The basic plotline came from a "secret history" to the story: "a true story of some mutual friends living in New York." MacGowan, contribution comes in the dialogue written by partner Victoria Mary Clarke, declines to elaborate: "Really, the story could apply to any couple who went anywhere and found themselves down on their luck."
MacGowan worked the slower verses and chorus. The singer never saw New York but it was on his mind. When the Pogues toured Europe in 1985, they wore out a video Once Upon a Time in America, an epic tale of Jewish mobsters in interwar New York. (Ennio Morricone's elegiac title theme seeped into Fairytale's opening melody, all good fairytales start with "Once upon a time"?
Fearnley writes: "A stable perception was never reachable as to whether Shane was a genius or a fucking idiot." There is the public image of MacGowan as a wayward alcoholic with a bombsite mouth and a wheezing ghost of a laugh.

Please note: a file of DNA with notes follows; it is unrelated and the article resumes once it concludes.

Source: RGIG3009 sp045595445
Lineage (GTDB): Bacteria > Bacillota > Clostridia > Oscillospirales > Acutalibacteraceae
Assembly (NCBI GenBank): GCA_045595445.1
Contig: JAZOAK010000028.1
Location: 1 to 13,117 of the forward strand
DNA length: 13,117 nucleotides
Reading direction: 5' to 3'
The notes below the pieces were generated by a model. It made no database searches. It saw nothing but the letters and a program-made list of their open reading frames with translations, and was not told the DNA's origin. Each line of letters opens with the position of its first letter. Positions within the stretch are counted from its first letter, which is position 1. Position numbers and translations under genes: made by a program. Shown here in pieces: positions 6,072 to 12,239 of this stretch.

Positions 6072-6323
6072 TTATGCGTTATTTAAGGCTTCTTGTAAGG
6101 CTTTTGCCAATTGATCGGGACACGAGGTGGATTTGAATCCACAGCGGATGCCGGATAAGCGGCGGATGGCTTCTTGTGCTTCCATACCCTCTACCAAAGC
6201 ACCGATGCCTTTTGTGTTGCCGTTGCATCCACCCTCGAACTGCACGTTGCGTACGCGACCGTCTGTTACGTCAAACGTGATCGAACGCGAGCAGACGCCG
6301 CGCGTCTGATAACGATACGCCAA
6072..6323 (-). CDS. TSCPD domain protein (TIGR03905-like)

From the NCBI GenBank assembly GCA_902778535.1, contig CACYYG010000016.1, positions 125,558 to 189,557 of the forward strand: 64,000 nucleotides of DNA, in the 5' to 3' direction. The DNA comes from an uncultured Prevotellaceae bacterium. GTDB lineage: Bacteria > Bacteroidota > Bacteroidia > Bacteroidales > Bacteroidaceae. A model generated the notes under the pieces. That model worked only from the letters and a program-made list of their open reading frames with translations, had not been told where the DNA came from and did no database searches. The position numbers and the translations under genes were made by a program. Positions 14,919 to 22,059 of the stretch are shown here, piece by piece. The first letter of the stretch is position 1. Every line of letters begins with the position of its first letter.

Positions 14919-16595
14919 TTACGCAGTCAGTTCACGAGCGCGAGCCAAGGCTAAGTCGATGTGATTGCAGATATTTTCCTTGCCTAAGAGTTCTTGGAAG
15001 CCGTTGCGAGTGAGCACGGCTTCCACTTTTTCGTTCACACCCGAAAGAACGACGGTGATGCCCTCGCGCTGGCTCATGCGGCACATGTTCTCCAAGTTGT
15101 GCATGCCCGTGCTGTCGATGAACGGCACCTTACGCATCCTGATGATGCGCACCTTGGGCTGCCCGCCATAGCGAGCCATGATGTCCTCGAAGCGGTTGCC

The first demo was recorded by Costello at the same time as The cinematic romance of A Rainy Night in Soho, MacGowan's first song to draw on his love of Frank Sinatra and Judy Garland. When he brought that song into the studio in early 1986, Fearnley remembers: "He meant business, much more than before. It was awe-inspiring to see him in the rehearsal room with his suit on and an attitude."
But Fairytale of New York and its lyrics stumbled into action beginning in Ireland: "It was a wild Christmas Eve on the West coast of Clare," sings Cait O'Riordan. "I looked 'cross the ocean, asked what's over there?" Finer says, "Shane and I batted arrangements around for ages and we'dperiodically try and record it. Shane's a tireless and meticulous editor."